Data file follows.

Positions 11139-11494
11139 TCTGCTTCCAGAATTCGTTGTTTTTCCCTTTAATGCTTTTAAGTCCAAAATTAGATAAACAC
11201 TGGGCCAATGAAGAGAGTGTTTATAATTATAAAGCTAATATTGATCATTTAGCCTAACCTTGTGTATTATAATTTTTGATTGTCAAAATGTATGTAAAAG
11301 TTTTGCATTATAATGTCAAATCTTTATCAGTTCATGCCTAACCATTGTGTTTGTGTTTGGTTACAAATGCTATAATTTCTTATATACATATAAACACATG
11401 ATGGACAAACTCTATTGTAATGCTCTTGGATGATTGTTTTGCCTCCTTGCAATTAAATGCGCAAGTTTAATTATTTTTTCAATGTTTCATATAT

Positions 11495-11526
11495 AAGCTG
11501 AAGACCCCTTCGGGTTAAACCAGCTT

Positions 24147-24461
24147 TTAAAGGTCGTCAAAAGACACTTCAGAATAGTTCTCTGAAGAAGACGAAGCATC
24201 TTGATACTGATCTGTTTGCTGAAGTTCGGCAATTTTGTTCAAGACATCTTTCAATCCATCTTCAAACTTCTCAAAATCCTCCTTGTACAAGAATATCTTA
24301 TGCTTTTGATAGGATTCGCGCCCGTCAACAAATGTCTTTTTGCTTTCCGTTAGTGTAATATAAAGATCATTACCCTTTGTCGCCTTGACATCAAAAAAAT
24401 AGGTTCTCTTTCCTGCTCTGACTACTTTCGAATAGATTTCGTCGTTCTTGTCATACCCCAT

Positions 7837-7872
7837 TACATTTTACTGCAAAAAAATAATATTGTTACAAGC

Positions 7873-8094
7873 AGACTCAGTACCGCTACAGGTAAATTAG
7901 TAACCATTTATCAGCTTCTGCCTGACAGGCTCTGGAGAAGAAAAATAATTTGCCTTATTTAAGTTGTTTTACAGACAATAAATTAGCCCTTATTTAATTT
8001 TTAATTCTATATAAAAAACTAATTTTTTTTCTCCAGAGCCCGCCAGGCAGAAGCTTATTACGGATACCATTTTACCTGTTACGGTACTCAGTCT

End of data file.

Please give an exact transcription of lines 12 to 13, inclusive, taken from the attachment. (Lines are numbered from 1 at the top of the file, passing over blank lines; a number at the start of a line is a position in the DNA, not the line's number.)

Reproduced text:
24301 TGCTTTTGATAGGATTCGCGCCCGTCAACAAATGTCTTTTTGCTTTCCGTTAGTGTAATATAAAGATCATTACCCTTTGTCGCCTTGACATCAAAAAAAT
24401 AGGTTCTCTTTCCTGCTCTGACTACTTTCGAATAGATTTCGTCGTTCTTGTCATACCCCAT